My roots are now in Southwest Florida. The area in which I live is prone to hurricanes. I’ve only experienced glancing blows from these tropical entities. Nevertheless, if a category two or higher cyclone fixes its sights upon my neck of the woods, I am packing up the car and heading out.

As I write these words, we are 15 years since terrorists first struck on a massive scale on US soil. Not a day passes without a news item about further threats to our safety. Public areas and private companies have ramped up security. Nonetheless, it sometimes seems as if the very measures that we take to ensure public safety often leave us vulnerable to other issues.

Vast amounts of information are now collected about us from government and private industry. Hackers from around the world break into digital storage and steal this information. Data breaches are frequent.

Security companies monitor cameras at apartment buildings and can see when you’ve left for the day. Bad apples then relay that information to their confederates. These thieves know it’s safe to break into your place.

And my own personal opinion is that the measures taken to increase security at airports exist primarily to mollify travelers and do little to stop determined would-be wrongdoers. Bolstering cockpit doors on airplanes makes a lot of sense. Telling you that you must throw away a bottle of water because it contains too many ounces and then permitting you to dispose of that container in a garbage can next to a long, snaking line of travelers? I’m not sure about that one.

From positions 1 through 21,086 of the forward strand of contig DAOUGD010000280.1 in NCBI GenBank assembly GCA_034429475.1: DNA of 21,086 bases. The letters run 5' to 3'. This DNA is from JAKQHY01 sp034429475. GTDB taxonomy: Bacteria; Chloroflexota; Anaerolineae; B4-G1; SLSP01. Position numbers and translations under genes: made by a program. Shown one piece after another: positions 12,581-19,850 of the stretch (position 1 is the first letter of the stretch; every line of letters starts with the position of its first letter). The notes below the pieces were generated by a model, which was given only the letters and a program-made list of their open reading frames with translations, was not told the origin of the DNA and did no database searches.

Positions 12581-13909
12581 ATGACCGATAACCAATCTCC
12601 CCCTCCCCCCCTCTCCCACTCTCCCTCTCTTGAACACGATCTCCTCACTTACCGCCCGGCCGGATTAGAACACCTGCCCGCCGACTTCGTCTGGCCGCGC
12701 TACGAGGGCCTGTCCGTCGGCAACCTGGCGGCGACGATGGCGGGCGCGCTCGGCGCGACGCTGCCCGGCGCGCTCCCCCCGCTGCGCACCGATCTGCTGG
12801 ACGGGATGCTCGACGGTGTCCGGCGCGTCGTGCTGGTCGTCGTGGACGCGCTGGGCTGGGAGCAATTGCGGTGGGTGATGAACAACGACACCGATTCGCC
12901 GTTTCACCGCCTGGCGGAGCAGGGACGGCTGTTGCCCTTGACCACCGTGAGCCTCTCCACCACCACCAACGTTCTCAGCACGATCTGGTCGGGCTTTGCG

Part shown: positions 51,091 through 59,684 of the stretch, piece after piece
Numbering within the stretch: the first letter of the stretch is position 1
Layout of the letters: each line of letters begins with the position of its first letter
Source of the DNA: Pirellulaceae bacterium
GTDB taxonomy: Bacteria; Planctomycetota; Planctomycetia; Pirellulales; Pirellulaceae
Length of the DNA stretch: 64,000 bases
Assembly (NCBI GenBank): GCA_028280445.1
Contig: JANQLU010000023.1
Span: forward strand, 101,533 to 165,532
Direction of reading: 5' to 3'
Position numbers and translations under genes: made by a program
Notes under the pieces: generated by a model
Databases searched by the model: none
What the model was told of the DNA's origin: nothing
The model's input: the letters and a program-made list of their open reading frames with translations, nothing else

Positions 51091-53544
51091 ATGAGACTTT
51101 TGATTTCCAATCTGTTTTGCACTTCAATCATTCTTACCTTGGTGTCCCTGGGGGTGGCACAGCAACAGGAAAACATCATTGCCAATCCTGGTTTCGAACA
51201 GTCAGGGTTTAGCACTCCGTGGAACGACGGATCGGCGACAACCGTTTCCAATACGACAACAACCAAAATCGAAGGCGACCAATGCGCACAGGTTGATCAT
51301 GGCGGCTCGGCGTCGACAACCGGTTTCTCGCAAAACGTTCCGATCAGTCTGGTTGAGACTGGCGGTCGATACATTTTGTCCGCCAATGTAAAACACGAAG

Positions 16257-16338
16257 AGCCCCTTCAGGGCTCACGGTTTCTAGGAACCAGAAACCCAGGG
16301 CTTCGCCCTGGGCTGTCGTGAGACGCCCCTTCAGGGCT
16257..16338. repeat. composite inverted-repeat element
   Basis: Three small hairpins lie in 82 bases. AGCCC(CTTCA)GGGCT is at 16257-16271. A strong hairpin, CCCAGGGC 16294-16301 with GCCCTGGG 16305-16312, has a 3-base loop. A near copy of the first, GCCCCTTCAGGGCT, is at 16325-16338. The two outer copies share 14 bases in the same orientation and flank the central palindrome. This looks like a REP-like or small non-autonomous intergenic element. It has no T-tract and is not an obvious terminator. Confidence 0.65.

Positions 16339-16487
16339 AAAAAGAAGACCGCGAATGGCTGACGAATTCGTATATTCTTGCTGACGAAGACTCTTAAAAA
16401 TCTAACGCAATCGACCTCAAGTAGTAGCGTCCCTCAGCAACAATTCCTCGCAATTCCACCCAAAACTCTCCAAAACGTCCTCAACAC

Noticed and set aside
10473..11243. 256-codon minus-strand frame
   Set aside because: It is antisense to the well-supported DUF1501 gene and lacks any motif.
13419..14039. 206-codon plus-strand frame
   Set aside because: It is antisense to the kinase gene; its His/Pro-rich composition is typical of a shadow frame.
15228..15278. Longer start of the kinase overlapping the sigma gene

Whether the strike is from terrorists or lightning, or the fire sweeps towards your home from the tinder on nearby hills or from faulty wiring in a cheaply made appliance, the potential for damage to life or property from these disasters can be grave. Do you know of someone who has suffered extensive damage to a home due to weather or an act of God? Is your anxiety heightened by watching the TV news as reporters recite numerous plots against various areas of the world? I’m not sure how to discourage tornadoes from visiting your neighborhood. I do find that my life is more pleasant since I started cultivating selective ignorance for news items regarding things about which I can do nothing. If some fringe, radical group is planning to launch a dirty bomb or to poison the water supply, I can think of nothing that I can do, given my current lifestyle and station in life, to combat this.